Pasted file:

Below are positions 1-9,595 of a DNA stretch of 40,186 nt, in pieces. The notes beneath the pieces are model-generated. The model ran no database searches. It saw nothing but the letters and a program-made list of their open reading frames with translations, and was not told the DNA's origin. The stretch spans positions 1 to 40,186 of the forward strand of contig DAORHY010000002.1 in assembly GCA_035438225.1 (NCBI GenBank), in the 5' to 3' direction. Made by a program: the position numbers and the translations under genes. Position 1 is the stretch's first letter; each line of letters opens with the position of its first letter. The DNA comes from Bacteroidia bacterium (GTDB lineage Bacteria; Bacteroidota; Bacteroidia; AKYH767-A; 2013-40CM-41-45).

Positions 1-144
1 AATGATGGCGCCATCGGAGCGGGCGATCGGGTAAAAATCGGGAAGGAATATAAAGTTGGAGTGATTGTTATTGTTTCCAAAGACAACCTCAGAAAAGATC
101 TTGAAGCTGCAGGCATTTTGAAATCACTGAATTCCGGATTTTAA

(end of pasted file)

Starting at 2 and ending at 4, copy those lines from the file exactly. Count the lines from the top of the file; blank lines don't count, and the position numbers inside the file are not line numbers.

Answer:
Positions 1-144
1 AATGATGGCGCCATCGGAGCGGGCGATCGGGTAAAAATCGGGAAGGAATATAAAGTTGGAGTGATTGTTATTGTTTCCAAAGACAACCTCAGAAAAGATC
101 TTGAAGCTGCAGGCATTTTGAAATCACTGAATTCCGGATTTTAA